President Ellen Johnson-Sirleaf has warned against early jubilation over news of reduction in the infection across the country with news of less than 400 cases nationwide.
The Liberian leader is cautioned citizens and residents against a repeat of a scenario in March this year when people got “too happy too soon” over decline in Ebola infection, thereby giving room for the virus to resurface by June when preventive measures were largely downplayed.
“Yes we feel good, but we want to be cautious. We don’t want people to get happy too soon; we got to continue this fight, and we got to continue it with everything that we got,” President Sirleaf said Tuesday in Monrovia when she received an advance Chinese military delegation of 15 personnel to build ETUs here.
Judging from previous scenario, she warned, “This time we want to be careful, we’ll not be satisfied until we are declared that the last Ebola victim has been cured and is freed of this disease.” President Sirleaf’s warning comes as government prepares to conduct a mid-term election for 15 senators in December.
She earlier told Chinese Ambassador to Liberia, Mr. Yhang Yue that China was the first to send a large cargo plane with materials “before the other international community geared up.”
President Sirleaf however expressed the hope that those expected to come after the 15 member advanced team will do their work very quickly because Liberia is now trying to hurry up and beat the virus right away. She asked that China considers integrating its ETUs into the Community Care Centers and Liberia’s normal health care service, to purposely lead to a better health care delivery system to prevent reoccurrence of Ebola in the future.
“And so as your team works, we want you to look at how you can support us in that integration; we’re discussing it with all of our partners to do that and fortunately China has already been a partner to us in health care, because you have doctors at JFK, Tappita Hospital so you are already involved in that,” she said.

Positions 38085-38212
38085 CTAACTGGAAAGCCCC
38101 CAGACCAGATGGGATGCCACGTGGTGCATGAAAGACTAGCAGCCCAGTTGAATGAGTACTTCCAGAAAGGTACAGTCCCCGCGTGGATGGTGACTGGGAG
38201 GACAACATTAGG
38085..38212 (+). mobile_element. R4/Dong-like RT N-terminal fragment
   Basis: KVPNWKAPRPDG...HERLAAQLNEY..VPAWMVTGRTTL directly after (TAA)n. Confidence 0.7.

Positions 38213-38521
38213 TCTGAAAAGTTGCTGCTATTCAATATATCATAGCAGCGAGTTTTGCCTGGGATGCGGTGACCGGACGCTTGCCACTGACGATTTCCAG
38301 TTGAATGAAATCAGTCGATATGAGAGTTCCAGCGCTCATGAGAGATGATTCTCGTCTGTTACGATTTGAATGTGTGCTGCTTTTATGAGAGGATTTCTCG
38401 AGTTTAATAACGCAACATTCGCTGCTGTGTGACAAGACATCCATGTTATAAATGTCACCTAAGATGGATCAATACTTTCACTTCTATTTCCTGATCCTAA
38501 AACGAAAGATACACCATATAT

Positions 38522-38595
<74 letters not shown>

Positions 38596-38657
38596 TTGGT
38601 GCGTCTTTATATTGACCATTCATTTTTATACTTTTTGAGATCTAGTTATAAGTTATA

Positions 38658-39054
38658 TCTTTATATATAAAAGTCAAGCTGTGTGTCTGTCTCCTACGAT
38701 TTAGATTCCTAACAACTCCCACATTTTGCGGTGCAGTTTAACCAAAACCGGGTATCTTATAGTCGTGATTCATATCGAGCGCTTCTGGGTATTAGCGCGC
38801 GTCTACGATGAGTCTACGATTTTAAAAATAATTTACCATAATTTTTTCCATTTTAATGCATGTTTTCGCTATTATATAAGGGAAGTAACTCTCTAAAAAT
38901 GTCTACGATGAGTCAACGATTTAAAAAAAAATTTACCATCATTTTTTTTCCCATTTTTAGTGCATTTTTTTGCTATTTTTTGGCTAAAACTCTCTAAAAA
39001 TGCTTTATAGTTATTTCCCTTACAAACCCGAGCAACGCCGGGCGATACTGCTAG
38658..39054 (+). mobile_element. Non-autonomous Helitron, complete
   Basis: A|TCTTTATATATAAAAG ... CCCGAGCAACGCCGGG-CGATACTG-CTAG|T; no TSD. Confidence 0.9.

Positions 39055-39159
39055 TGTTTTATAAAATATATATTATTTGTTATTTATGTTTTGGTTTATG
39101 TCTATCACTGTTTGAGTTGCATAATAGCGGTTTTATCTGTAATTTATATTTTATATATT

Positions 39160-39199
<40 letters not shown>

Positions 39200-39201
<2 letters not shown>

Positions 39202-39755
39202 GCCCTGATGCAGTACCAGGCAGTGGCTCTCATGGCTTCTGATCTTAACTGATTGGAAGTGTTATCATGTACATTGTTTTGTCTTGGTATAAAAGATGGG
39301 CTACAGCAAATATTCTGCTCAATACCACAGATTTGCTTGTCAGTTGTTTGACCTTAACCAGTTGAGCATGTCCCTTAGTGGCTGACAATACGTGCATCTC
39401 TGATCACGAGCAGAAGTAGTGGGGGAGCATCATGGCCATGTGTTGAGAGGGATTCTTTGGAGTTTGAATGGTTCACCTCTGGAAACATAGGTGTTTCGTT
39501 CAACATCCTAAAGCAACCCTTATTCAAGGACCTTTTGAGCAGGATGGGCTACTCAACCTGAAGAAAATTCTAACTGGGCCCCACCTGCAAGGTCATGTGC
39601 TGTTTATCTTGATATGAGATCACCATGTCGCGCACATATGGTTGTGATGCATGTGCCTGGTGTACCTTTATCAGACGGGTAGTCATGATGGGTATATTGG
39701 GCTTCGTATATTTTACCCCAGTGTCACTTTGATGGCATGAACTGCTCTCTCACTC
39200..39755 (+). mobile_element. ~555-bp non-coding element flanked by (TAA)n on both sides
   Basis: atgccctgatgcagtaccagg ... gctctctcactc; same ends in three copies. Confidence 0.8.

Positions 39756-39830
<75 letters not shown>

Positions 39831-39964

Also speaking, the Chinese Ambassador to Liberia, Yhang Yue, emphasized that the building of the ETUs is not only for the prevention and treatment of Ebola, but that it can also be a training base for local health workers and to also treat normal disease, including malaria.
Announcing that China will send around 116 doctors here, Ambassador Yue said building the ETUs is the immediate response China is giving, with further assurance that his Country is ready for post Ebola assistance to Liberia, including reconstructing the public health systems.
As the Ebola situation stands in Liberia, Ambassador Yue says “it’s difficult to say there is a very clear cut turning point of the situation,” thus stressing the importance of the ETUs.
On Monday, the Chinese Envoy said the first batch of a cargo plane was airlifted from China, bringing building materials and equipment for the ETUs, and additional cargo planes are expected today, Wednesday, 29 October. Combining the cost of all of the supplies being brought into the three worst – affected countries, Ambassador Yue estimated around $82m in cash and material assistance.
“After that with the help of the UNMIL, we have the Chinese engineering company … they will send 100 soldiers to help us to build the ETUs,” he told President Sirleaf.